Sermon illustrations on politicians
Burglars in the Senate Maybe, but Not in the House
While serving as President of the United States, Grover Cleveland fought constantly with the Senate, but got along rather well with the House of Representatives. A story circulated around town that one night, while asleep, his wife roused him, saying, “Wake up! I think there are burglars in the house.” “No, no, my dear,” the President responded drowsily, “in the Senate maybe, but not in the House.”
Stuart R Strachan Jr.
Religion and Politics in America
Religion has always been woven into American politics. John Quincy Adams liked to read the Bible in the mornings and would plunge naked into the Potomac for a swim before attending his weekly Sunday church service. Andrew Jackson summoned two Presbyterian ministers to be cross-examined at a Cabinet meeting concerning rumors about the loose sexual morals of his secretary of war’s new wife, tales that included an alleged extramarital pregnancy.
When Lincoln was running for the House of Representatives from Illinois, he was charged with being “a scoffer at religion,” wrote the historian William J. Wolf, because he belonged to no church. During the campaign, Lincoln attended a sermon delivered by his opponent in the race, Reverend Peter Cartwright, a Methodist evangelist. At a dramatic moment in his performance, Cartwright said, “All who do not wish to go to hell will stand.”
Only Lincoln kept his seat. “May I inquire of you, Mr. Lincoln, where you are going?” the minister asked, glowering. “I am going to Congress” was the dry reply. When he was president, Lincoln also liked the story of a purported exchange about him and Jefferson Davis between two Quaker women on a train: “I think Jefferson will succeed,” the first said. “Why does thee think so?” “Because Jefferson is a praying man.” “And so is Abraham a praying man.” “Yes, but the Lord will think Abraham is joking.”
Solving the World’s Problems
Warren Robinson Austin was an American politician and diplomat serving both in the U.S. Senate and the United Nations as a U.S. ambassador. During a debate, Austin was asked how he would approach the conflict in the Middle East, specifically between Jew and Arabs. Austin’s advice was simple: sit them down and have them settle their differences “like good Christians.”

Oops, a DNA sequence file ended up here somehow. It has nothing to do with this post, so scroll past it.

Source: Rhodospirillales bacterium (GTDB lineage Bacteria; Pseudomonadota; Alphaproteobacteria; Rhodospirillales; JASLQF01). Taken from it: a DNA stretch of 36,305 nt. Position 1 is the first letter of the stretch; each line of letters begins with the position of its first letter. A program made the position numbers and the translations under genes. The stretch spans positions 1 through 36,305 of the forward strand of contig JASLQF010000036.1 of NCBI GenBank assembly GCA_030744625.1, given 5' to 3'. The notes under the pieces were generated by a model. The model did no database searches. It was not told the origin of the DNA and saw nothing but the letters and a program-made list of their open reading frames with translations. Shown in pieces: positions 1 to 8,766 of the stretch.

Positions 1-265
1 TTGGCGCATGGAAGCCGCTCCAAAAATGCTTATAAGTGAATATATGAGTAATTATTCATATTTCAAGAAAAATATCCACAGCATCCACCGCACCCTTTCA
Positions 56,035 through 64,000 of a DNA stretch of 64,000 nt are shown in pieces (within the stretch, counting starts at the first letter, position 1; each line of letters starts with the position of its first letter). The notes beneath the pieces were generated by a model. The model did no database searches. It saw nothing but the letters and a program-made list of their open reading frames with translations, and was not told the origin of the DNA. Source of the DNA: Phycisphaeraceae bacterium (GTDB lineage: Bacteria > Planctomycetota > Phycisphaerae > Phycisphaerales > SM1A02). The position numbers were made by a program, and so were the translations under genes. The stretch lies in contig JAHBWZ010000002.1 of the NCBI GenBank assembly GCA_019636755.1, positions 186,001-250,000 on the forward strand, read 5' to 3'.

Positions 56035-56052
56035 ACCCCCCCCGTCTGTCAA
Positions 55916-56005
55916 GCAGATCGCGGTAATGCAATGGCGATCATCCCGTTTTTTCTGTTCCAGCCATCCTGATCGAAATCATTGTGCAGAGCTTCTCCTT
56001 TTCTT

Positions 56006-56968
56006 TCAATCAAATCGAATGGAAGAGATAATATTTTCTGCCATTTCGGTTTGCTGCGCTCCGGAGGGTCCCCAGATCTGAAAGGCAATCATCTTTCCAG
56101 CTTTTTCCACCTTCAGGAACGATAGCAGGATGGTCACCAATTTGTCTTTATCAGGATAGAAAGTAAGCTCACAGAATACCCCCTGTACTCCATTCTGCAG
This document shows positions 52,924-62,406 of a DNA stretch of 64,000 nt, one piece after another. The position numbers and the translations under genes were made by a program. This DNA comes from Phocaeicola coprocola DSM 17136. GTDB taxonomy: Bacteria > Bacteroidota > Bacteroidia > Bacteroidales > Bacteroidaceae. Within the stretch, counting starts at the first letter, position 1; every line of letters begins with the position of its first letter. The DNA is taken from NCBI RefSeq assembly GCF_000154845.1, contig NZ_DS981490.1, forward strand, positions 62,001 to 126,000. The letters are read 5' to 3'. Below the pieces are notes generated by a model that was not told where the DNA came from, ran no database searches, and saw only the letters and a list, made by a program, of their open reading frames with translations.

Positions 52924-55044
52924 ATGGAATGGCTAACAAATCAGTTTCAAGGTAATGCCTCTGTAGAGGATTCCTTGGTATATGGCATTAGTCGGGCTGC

Stuart Strachan, Source Material from Clifton Fadiman, Bartlett’s Book of Anecdotes.
Three Men Argue About the Oldest Profession in the World
A physician, a civil engineer, and a politician were arguing about what was the oldest profession in the world. The physician remarked, “Well, in the Bible, it says that God created Eve from a rib taken out of Adam.
This clearly required surgery, and so I can rightly claim that mine is the oldest profession in the world.” The civil engineer interrupted, and said, “But even earlier in the book of Genesis, it states that God created the order of the heavens and the earth from out of the chaos.
This was the first and certainly the most spectacular application of civil engineering. Therefore, fair doctor, you are wrong: mine is the oldest profession in the world.” The politician leaned back in his chair, smiled, and then said confidently, “Ah, but who do you think created the chaos?”
An Unexpected Friendship
Sometimes moments of forgiveness and friendship come from unexpected places. In 2018, the comedian Pete Davidson appeared on the “Weekend Update” segment of Saturday Night Live (SNL). Davidson made a crude joke about a former Navy Seal turned Congressman-elect Dan Crenshaw.
Crenshaw had lost an eye in the line of duty, which became the butt of Davidson’s vulgar joke. The combination of mocking a person’s disability (especially a disability that came from serving his country in war) alongside a clear disapproval of Crenshaw’s political beliefs led to a burst of public outrage. While Davidson was making the joke, it became clear many found it in poor taste, and the vitriol aimed at the young comedian would ultimately lead him down a spiral of depression and self-loathing.
Davidson then took his anguish public, posting on the social media platform Instagram:
“I really don’t want to be on this earth anymore. I’m doing my best to stay here for you but I actually don’t know how much longer I can last. All I’ve ever tried to do was help people. Just remember I told you so.”
When Crenshaw heard about Davidson’s condition, he didn’t do what many do when embroiled in a public tiff: tell the offender the public scorn served him right, or make some other cutting comment at Davidson’s expense.
Instead, Crenshaw decided to extend an olive branch, befriending the comedian, and even offering words of life to a person who clearly felt lost amidst being stuck in the cross-hairs of the American public. Davidson recounts that Crenshaw reached out and comforted him: “God put you here for a reason. It’s your job to find that purpose. And you should live that way.”
Humor, it has often been said, is a coping mechanism to deal with the pain that life throws at us. But in the midst of the deep, unsettling pain of being publicly shamed, what Davidson needed was not a good joke, but forgiveness, and perhaps, even a friend who could share the good news of the gospel with him. In some ways it is ironic that a man trained to kill and destroy his enemies could be so moved by compassion that he reached out to someone who publicly mocked him and his deeply held political beliefs. But that is the beauty of the gospel, it enables us to look beyond our own reputation, our own pride, to care for others.
Stuart Strachan Jr. Source Material from Dino-Ray Ramos, “Texas Congressman-Elect Dan Crenshaw Reaches Out to SNL’s Pete Davidson After Troubling Instagram Post,” Deadline, December 18, 2018.
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Consider checking out our quotes page on Adversity. Don’t forget, sometimes a great quote is an illustration in itself!